By JFNK volunteers Brandon Hansen. Photography by Dustin Cole.
Peter Jung was working as a missionary in China in 1998 when he first witnessed waves of North Korean defectors being repatriated back to the country they had risked their lives escaping. Appalled, he found he could no longer stand the injustice and decided to do something to help. Regardless of the consequences, he quietly began helping the refugees to freedom.
On weekends and holidays he would travel to the Chinese-North Korean border, and it was there that he started meeting defectors, mostly women and children. After some time, he was invited to one of the secret shelters housing defectors hiding from Chinese authorities. During his visits, he would tutor the defectors in language, computer skills and the Bible.
Jung eventually decided to take it a step further and sneak the defectors into the South Korean consulate in Beijing, specifically women who were pregnant and people who were sick. This was in 2003 during the SARS outbreak, and he decided he needed to get them out of China as soon as possible.
It was during one of his attempts to sneak the defectors into the consulate when he was arrested and put in jail in China for more than a year. His captors forced him to undergo sleep deprivation and other forms of torture.
But his fight was far from finished. He returned to South Korea, where he founded Justice for North Korea to raise awareness about all he had witnessed and help ease the suffering of the North Korean refugees, who often live furtive half lives in shelters as they await the chance to escape. In the meantime, they risk being trafficked in China or detained in labor camps if caught, before being sent back to the North.
“The struggles of the North Korean defectors and stateless children are not a South Korean problem, but the world’s problem,” said Jung, a Korean national. “Support is needed from Koreans and foreigners alike.”
Founded in 2007, the group is a non-religious, non-governmentalal organization that actively opposes the ongoing human rights violations committed against the North Korean refugees.
Right before the start of the 2008 Beijing Olympics, the group made its presence known by holding a 444-day demonstration in front of embassies and consulates in 13 countries throughout Asia and Europe, including China, Japan and South Korea. The group’s aim was to bring global attention to the Chinese government’s illegal repatriation of North Korean refugees – actions that violate China’s obligations under the 1951 United Nations Convention related to the Status of Refugees.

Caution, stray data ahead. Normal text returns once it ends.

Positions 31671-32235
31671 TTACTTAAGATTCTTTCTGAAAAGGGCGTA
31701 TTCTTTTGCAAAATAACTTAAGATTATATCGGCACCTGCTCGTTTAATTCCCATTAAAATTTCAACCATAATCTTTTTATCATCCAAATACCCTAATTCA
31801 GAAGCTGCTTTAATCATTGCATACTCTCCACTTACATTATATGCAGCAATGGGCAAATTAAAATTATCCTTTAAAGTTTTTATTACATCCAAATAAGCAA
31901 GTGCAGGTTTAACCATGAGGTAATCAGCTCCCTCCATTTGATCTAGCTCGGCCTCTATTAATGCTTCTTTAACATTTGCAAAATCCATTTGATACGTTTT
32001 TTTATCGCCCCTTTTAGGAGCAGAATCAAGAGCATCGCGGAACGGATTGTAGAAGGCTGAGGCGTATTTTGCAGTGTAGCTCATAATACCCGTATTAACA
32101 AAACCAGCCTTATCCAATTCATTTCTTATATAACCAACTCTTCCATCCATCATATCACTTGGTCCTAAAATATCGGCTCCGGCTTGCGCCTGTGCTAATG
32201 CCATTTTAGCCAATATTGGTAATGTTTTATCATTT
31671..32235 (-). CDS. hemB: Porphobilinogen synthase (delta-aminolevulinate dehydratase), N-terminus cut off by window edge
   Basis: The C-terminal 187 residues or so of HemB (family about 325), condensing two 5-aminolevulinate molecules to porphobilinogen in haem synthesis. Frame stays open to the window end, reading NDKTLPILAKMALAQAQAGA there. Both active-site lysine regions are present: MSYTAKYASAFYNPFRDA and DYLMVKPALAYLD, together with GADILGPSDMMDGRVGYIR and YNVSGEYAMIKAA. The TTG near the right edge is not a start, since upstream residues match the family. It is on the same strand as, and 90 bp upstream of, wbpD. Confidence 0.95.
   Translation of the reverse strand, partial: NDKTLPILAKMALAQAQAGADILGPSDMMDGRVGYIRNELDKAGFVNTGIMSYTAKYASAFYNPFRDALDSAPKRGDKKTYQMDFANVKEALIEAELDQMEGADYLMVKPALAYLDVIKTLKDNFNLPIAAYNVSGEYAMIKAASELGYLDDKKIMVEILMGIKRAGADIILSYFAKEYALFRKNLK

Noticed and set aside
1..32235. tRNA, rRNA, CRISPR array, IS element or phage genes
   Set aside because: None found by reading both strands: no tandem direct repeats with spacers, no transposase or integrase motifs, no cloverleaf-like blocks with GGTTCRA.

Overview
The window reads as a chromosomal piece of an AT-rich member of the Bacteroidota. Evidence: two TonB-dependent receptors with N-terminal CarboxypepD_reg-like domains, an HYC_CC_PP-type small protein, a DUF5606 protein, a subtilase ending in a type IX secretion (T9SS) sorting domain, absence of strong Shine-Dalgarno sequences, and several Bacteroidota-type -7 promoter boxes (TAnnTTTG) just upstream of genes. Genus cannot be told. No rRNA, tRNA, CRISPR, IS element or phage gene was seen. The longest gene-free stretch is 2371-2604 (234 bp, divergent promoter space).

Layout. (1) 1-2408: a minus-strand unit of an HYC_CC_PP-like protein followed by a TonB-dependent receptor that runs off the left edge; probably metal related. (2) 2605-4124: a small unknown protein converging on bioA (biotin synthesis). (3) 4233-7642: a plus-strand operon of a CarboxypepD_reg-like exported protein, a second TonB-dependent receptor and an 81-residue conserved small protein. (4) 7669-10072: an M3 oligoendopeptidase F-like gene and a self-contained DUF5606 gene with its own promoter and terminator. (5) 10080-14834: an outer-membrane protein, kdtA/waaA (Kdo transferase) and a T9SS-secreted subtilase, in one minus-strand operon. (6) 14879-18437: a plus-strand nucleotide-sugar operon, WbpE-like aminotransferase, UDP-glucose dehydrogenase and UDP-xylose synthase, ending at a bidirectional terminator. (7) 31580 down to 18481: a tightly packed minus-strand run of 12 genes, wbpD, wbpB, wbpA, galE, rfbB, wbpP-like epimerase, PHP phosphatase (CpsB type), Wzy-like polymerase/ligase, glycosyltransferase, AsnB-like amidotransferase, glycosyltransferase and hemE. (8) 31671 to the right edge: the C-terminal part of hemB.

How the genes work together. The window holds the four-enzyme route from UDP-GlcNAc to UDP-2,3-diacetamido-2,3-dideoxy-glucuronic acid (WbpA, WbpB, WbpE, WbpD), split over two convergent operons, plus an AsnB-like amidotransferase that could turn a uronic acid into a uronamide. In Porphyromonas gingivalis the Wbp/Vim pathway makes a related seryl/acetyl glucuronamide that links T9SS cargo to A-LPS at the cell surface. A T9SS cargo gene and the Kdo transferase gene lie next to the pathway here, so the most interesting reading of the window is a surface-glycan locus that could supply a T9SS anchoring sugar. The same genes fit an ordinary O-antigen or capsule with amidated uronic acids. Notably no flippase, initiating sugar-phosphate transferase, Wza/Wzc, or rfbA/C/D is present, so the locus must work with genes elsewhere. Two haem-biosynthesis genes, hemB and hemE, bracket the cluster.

Today, the group works in collaboration with NGOs all over the world to accomplish its goals. It continues to focus on helping defectors, primarily children and teenagers, escape China and repatriate safely in another country. Despite the considerable danger to himself, Jung continues to travel to other countries, predominantly to East Asia along the Chinese border, to rescue defectors, and then personally takes them to embassies.
“Regardless of North or South, we are all Korean; and unification of the Korean Peninsula cannot take place until there is justice. And justice cannot happen until human rights are restored to all,” he said.
Aside from Jung, the group’s membership consists of expats and South Koreans working side by side.
Member Vivvi Pierce said she sought out JFNK because, “it is a small group of passionate people with an overwhelming commitment to speaking out against policies and governments, assisting North Korean defectors and spreading awareness of North Korean human rights violations.”
When she was in graduate school, she studied security issues in Eastern Europe and the Middle East, primarily Chechnya and Afghanistan.
“It was during this time that I was exposed to some horrendous human rights violations and became interested in activism,” Pierce said. “After moving to Seoul, I really wanted to get involved in issues pertaining to North Korea and help spread awareness about the heinous wrongdoings happening there. I hope to take what I have learned through my volunteer experience here at JFNK and use it throughout a lifetime of activism.”
Should defectors find themselves in South Korea, the group has established tutoring and mentoring programs; programs that help young people obtain the necessary skills to put them on a path to a healthy and stable future. The group also contributes to several shelters in China, one that it fully supports, that provide a safe haven for defectors and stateless children from Chinese authorities.
There is still, however, far more that can be done. The group still needs more volunteers looking to get involved with fundraising, translating, editing and advocacy. There are also opportunities for social media volunteers and street team campaigners.
The campaigners will likely be familiar to people who have visited the tourist neighbourhood of Insa-dong in central Seoul. There, they stage regular street theater demonstrations that imagine the situation a defector might face if captured, with one person playing the role of a defector, another a North Korean guard and one more a Chinese guard. Caught between the Chinese policy of forcible repatriation of defectors and the prospect of being sent to a prison camp in the North, the defector is shown in an impossible situation. After a short hiatus, the demonstrations will start again this month and there are more planned for the spring.
The group will be hosting a fundraiser and holiday party at Dillinger’s Bar in Itaewon on Dec. 15. The event offers entertainment, a raffle and loads of holiday spirit, as well as a chance to get to know more about the group and its mission.
As Jung said of the event, “It is your support and ideas that will pave the path to a better life for the defectors. Your support will finally stop the appalling treatment and countless human rights abuses toward the North Korean refugees.”